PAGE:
I still remember the climax of that experience for us. It was the walk to Keet Seel, and what we felt there. Keet Seel, the most remote of the three great Anasazi ruins in Navajo National Monument, is about eight miles by trail through the sandy canyons of the Tsegi system cut into the mesas just west of Monument Valley. The great ruin itself is not visible until the last quarter of a mile, and then it seems diminutive. Not until you are under the edge of the great sandstone shell sheltering the ruin does its scale become apparent.

Great Kiva, Mummy Cave Ruin, Canyon del Muerto, Canyon de Chelly National Monument, Arizona, by Philip Hyde.

We climbed up the ledge, into the ruin, and suddenly believed we were the discoverers. There were few footprints, and we saw only a lone Navajo looking for strays. The silence was so pervasive that we found ourselves speaking in low tones—I guess out of respect for the people who had just departed 700 years ago. The wind blew everywhere we went that spring, but it was still now. The silence grew as we cooked supper and rolled out our bags on a lower level beneath the ruin. A tiny seep, with a depression beneath it just big enough for a cup, gave us our nightcap, and we went to sleep where the ancient ones had gathered food and looked out and talked, and had put their children to sleep.

Philip Hyde, April 1967

To read more about Navajo Country go to the blog post, “The Making Of ‘Rainbow Bridge From the Upstream Side.'”



  1. Greg Russell says:

    As Americans, we often see our wild places–the topography that helps to define us–from a car window. I can’t say that sort of experience is necessarily any less meaningful as actually letting the land connect with you, as your father writes about here. But, I can say, without question that feeling that connection with the land is a feeling that surpasses many that I’ve felt.

    Thanks again for sharing this essay. Its one I’ll come back to many times.

  2. Hi Greg, you mentioned in another post having grown up near Shiprock, New Mexico, in the Four Corners. Do you feel that people like yourself, who grow up in places where you spend time on the land, end up having more appreciation for it later? I guess some city kids, like my dad and David Brower break out and get out to the land, but the question is, do you imagine that your upbringing in such a place helped shaped your feelings about nature?

  3. Greg Russell says:

    Hi, David. I think that growing up spending time on the land does give me a certain appreciation for it that is different than the appreciation that someone else (e.g. a “city kid”) may have for it. I don’t know that its more meaningful, or “better”, but it is certainly different.

    I think, perhaps, I have a deeper sense of place, since I have memories have formed and been twisted in with the land, but at the risk of sounding elitist, I don’t know if I can say that with any real certainty.

    Its funny that you mention having a greater appreciation for it later. Growing up, my own father took me on several backpacking trips to the Cedar Mesa area of SE Utah. While I enjoyed it at the time, I look back on those trips and wish I had realized at the time how impactful they would be in forming me as a person.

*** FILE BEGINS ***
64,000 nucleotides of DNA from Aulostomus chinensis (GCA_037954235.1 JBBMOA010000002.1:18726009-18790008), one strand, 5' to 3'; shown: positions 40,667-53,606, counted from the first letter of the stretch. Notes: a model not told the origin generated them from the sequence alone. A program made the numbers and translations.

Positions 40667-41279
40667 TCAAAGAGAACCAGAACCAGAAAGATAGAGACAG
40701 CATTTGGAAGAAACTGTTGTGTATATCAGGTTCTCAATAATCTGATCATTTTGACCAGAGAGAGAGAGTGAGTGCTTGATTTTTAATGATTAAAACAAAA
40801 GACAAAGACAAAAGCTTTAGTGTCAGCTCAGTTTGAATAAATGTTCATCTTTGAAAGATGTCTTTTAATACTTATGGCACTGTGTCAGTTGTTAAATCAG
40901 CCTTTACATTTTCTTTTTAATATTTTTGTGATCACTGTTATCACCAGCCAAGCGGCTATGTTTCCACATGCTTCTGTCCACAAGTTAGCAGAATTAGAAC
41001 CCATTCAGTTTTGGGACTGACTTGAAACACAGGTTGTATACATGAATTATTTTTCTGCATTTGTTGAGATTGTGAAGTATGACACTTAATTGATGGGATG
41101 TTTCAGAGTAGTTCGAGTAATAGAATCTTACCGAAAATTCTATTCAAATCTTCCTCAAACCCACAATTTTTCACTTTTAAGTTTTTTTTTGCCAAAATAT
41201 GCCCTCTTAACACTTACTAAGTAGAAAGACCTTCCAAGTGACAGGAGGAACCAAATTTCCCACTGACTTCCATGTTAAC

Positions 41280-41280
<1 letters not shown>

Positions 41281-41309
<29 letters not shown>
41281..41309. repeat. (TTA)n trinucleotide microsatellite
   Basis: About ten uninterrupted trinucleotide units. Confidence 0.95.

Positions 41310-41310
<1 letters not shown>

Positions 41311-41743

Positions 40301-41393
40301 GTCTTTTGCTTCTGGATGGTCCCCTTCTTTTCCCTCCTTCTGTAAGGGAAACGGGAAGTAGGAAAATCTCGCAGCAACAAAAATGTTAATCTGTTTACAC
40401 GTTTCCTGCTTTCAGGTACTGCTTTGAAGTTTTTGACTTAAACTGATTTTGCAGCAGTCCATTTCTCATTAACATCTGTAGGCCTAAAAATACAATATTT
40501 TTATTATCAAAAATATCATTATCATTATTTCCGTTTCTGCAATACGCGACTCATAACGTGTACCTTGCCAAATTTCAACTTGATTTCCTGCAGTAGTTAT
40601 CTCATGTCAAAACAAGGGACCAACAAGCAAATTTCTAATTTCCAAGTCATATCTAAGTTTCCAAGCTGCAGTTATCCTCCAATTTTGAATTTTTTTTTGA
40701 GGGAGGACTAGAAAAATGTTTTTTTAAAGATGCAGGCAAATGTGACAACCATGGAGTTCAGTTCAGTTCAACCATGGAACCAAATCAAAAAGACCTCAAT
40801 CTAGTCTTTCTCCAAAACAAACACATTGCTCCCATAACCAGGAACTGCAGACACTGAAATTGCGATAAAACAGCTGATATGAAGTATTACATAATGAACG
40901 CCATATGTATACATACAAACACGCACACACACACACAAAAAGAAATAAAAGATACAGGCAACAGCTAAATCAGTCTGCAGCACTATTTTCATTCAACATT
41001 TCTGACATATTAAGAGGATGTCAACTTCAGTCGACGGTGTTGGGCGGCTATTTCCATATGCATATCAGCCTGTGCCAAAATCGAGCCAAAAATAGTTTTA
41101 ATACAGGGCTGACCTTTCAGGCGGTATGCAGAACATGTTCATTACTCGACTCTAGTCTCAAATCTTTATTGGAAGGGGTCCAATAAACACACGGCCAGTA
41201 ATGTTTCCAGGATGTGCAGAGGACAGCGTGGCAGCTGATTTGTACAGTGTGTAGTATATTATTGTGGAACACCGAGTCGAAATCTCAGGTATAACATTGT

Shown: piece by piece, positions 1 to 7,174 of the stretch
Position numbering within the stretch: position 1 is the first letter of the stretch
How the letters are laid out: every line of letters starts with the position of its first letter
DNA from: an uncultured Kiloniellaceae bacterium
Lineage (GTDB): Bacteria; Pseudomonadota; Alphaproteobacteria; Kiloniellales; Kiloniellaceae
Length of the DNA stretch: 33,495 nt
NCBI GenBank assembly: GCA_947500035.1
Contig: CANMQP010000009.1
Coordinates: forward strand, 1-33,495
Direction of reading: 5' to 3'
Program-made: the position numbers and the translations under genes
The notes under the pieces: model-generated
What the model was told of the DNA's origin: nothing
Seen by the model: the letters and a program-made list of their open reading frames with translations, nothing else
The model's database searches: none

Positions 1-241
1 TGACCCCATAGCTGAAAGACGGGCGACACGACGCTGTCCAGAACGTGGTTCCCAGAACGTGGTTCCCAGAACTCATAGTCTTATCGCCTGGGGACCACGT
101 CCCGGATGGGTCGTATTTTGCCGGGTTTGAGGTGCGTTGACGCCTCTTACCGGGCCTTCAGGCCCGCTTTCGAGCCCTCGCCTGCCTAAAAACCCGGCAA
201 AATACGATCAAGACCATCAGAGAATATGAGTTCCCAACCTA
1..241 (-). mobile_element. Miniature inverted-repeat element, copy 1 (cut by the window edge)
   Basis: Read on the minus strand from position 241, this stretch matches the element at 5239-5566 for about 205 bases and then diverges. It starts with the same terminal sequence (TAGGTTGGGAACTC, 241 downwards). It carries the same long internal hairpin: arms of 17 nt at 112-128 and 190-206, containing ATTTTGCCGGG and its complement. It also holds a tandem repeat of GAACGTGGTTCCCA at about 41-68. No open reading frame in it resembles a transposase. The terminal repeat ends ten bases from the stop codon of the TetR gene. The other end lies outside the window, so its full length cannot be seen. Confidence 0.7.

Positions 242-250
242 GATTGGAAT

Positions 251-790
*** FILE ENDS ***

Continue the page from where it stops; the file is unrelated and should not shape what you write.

4. I grew up running around in the wilderness right outside my back door in the Northern Sierra Nevada in California, but I went through a phase from about age 15 to 27 where I went the opposite direction from anything to do with my parents. I was living in the Los Angeles rat race during the 1992 riots, driving a big Mercedes and wearing Italian suits, when I suddenly picked up everything and moved to a place in Cuyamungue, New Mexico, surrounded on three sides by the Pojaque Indian Reservation and shaded by gigantic Cottonwood trees. I walked in the desert every day. Even though I was further from home, I felt like I was returning to my roots, the land. New Mexico felt more like home than Southern California. Perhaps it was because I had been traveling to Northern New Mexico since I was in the womb. Perhaps it had to do with the wide open land and the sky. There is something about the sky in New Mexico.

  5. Greg Russell says:

    Its interesting to hear you say that. We’ve lived in southern California for 7.5 years, and although I feel fairly connected with the places–I know the peaks and canyons, especially in the San Gabriels, quite well–I don’t connect here quite as much as other places.

    Perhaps its the culture of a place that can ease–or not–our connection to the land.

    I’m wondering, can I add this blog to the “blogroll” on my own?

  6. I would be curious to hear what people who have lived in Southern California all their lives say about their connectedness to the land. Either way, what you’re saying about the culture of a place easing a connection to the land, makes a lot of sense. Please feel free to add this blog to your blogroll. Many others have without asking and I have been happy to hear about it.

  7. I can’t help but see pictures of cottonwoods in the desert and think “there’s water there!”

  8. Hi Derrick, Yes, about the cottonwoods: Did you know you can dig down and find water often where they are growing, even in the driest conditions? In Chaco Canyon, New Mexico, you can still see cottonwoods in many places along what are now dry washes most of the time. This was one of the ways that archeologists got the idea to look more closely at rainfall patterns over the centuries. Both the presence of cottonwoods and tree ring patterns point to Chaco Canyon being much wetter when the Anasazi, or Ancestor Puebloans flourished there.